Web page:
Meat Quotes

Quotes tagged as "meat" Showing 1-30 of 145
Jonathan Safran Foer
“Perhaps in the back of our minds we already understand, without all the science I've discussed, that something terribly wrong is happening. Our sustenance now comes from misery. We know that if someone offers to show us a film on how our meat is produced, it will be a horror film. We perhaps know more than we care to admit, keeping it down in the dark places of our memory-- disavowed. When we eat factory-farmed meat we live, literally, on tortured flesh. Increasingly, that tortured flesh is becoming our own.”
Jonathan Safran Foer, Eating Animals

Benjamin Franklin
“My refusing to eat flesh occasioned an inconveniency, and I was frequently chided for my singularity, but, with this lighter repast, I made the greater progress, for greater clearness of head and quicker comprehension. Flesh eating is unprovoked murder.”
Benjamin Franklin

Jonathan Safran Foer
“Not responding is a response--we are equally responsible for what we don't do. In the case of animal slaughter, to throw your hands in the air is to wrap your fingers around a knife handle.”
Jonathan Safran Foer, Eating Animals

Jonathan Safran Foer
“Elsewhere the paper notes that vegetarians and vegans (including athletes) 'meet and exceed requirements' for protein. And, to render the whole we-should-worry-about-getting-enough-protein-and-therefore-eat-meat idea even more useless, other data suggests that excess animal protein intake is linked with osteoporosis, kidney disease, calcium stones in the urinary tract, and some cancers. Despite some persistent confusion, it is clear that vegetarians and vegans tend to have more optimal protein consumption than omnivores. ”
Jonathan Safran Foer, Eating Animals

Jonathan Safran Foer
“Needless to say, jamming deformed, drugged, overstressed birds together in a filthy, waste-coated room is not very healthy. Beyond deformities, eye damage, blindness, bacterial infections of bones, slipped vertebrae, paralysis, internal bleeding, anemia, slipped tendons, twisted lower legs and necks, respiratory diseases, and weakened immune systems are frequent and long-standing problems on factory farms.”
Jonathan Safran Foer, Eating Animals

Matthew Scully
“When you start with a necessary evil, and then over time the necessity passes away, what's left?”
Matthew Scully, Dominion: The Power of Man, the Suffering of Animals, and the Call to Mercy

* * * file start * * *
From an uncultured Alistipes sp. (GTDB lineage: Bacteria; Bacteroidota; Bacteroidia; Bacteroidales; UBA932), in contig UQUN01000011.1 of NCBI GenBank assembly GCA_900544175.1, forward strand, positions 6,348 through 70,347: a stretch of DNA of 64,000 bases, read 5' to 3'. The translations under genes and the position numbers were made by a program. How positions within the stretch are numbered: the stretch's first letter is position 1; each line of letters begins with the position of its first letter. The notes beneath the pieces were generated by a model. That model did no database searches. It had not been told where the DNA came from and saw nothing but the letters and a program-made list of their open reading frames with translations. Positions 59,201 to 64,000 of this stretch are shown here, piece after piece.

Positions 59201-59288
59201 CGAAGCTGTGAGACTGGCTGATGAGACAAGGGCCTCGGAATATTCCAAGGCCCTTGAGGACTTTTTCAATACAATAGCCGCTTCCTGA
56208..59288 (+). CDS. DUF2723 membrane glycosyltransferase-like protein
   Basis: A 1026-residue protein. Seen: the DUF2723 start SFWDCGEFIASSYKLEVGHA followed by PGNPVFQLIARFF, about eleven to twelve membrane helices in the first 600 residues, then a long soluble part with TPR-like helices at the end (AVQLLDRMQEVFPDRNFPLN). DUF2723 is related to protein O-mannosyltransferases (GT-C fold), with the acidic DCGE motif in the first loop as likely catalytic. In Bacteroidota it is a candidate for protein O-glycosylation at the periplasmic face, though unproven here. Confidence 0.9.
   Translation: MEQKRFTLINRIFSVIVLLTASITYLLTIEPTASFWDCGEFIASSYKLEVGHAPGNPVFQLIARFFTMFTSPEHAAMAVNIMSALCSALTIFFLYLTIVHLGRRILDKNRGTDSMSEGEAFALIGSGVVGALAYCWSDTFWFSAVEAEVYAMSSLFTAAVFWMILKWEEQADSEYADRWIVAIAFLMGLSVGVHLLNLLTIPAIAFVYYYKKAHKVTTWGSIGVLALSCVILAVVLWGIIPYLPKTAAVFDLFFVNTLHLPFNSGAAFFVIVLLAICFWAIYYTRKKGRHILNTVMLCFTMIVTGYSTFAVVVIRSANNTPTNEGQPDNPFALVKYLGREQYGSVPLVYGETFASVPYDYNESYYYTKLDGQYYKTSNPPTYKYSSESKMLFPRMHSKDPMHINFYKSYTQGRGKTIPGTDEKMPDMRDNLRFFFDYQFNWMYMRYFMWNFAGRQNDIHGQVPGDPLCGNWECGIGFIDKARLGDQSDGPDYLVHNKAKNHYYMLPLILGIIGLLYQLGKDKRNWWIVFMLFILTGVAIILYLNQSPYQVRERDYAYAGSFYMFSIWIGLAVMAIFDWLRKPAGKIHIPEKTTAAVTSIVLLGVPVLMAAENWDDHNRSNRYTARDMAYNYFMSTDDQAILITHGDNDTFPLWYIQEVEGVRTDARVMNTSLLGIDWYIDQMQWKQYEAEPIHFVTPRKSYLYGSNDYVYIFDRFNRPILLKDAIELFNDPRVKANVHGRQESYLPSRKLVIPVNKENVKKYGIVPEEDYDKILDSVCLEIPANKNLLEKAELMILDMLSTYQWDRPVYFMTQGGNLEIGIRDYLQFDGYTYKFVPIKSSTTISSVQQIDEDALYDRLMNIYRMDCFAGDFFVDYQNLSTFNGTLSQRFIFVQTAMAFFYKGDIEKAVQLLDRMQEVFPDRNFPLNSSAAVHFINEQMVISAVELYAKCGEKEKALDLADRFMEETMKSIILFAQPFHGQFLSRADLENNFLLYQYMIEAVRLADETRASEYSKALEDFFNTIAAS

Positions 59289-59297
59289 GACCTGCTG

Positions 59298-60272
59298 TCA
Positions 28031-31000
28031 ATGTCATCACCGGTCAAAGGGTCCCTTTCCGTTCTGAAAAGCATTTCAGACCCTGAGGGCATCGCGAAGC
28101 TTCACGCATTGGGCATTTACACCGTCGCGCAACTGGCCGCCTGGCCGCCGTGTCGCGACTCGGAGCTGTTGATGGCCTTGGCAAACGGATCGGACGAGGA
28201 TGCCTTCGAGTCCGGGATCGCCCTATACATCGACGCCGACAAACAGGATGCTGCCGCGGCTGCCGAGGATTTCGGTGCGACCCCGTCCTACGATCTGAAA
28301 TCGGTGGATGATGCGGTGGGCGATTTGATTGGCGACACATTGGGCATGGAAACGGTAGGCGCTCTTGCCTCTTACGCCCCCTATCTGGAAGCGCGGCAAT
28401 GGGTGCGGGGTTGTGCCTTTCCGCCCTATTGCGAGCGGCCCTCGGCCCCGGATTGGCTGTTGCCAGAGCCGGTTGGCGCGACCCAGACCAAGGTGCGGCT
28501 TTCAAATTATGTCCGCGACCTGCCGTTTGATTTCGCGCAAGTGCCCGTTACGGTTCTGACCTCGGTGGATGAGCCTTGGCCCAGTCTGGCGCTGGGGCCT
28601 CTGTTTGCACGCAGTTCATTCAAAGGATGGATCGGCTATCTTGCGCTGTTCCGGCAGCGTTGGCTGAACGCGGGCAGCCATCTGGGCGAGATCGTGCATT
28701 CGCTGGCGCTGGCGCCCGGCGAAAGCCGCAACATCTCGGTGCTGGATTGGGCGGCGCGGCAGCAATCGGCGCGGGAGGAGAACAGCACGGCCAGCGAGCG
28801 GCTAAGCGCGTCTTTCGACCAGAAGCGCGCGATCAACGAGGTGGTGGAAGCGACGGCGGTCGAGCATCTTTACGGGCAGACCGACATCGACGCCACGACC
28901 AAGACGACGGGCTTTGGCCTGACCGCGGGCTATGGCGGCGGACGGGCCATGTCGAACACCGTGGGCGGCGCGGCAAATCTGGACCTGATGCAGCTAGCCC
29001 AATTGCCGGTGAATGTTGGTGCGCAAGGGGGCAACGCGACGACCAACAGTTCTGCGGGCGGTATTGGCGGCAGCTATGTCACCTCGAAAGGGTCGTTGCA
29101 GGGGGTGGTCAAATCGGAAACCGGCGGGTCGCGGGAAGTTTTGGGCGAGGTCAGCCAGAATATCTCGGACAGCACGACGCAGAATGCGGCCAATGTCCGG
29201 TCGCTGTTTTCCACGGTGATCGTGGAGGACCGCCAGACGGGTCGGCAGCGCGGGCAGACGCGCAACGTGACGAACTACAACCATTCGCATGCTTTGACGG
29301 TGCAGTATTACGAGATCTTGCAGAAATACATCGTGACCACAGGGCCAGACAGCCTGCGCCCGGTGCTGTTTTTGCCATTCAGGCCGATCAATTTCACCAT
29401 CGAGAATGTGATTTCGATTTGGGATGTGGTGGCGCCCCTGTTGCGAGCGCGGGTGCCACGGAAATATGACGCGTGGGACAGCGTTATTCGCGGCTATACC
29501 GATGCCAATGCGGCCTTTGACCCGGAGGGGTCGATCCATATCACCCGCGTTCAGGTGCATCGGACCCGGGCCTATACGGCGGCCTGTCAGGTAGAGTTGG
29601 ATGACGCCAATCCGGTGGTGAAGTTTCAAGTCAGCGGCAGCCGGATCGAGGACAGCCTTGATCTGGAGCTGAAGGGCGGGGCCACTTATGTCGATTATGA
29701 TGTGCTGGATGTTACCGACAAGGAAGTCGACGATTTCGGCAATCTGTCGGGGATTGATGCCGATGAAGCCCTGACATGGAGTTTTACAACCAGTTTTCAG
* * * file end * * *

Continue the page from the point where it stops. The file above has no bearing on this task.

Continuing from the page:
James Joyce
“Mr Leopold Bloom ate with relish the inner organs of beasts and fowls. He liked thick giblet soup, nutty gizzards, a stuffed roast heart, liverslices fried with crustcrumbs, fried hencods' roes. Most of all he liked grilled mutton kidneys which gave to his palate a fine tang of faintly scented urine.”
James Joyce, Ulysses

Friedrich Nietzsche
“A strong and well-constituted man digests his experiences (deeds and misdeeds all included) just as he digests his meats, even when he has some tough morsels to swallow. ”
Friedrich Nietzsche

Robert Burns
“Some hae meat and canna eat,
And some wad eat that want it,
But we hae meat and we can eat,
And sae the Lord be thankit.”
Robert Burns

Samuel Butler
“Man is the only animal that can remain on friendly terms with the victims he intends to eat until he eats them.”
Samuel Butler, The Note Books of Samuel Butler

Fran Lebowitz
“My favorite animal is steak.”
Fran Lebowitz

Karl Lagerfeld
“In a meat-eating world, wearing leather for shoes and even clothes, the discussion of fur is childish.”
Karl Lagerfeld

Michael Pollan
“Were the walls of our meat industry to become transparent, literally or even figuratively, we would not long continue to raise, kill, and eat animals the way we do.”
Michael Pollan, The Omnivore's Dilemma: A Natural History of Four Meals

Anthony Bourdain
“To me, life without veal stock, pork fat, sausage, organ meat, demi-glace, or even stinky cheese is a life not worth living.”
Anthony Bourdain, Kitchen Confidential: Adventures in the Culinary Underbelly

Melanie Joy
“To identify with others is to see something of yourself in them and to see something of them in yourself--even if the only thing you identify with is the desire to be free from suffering.”
Melanie Joy, Why We Love Dogs, Eat Pigs, and Wear Cows: An Introduction to Carnism: The Belief System That Enables Us to Eat Some Animals and Not Others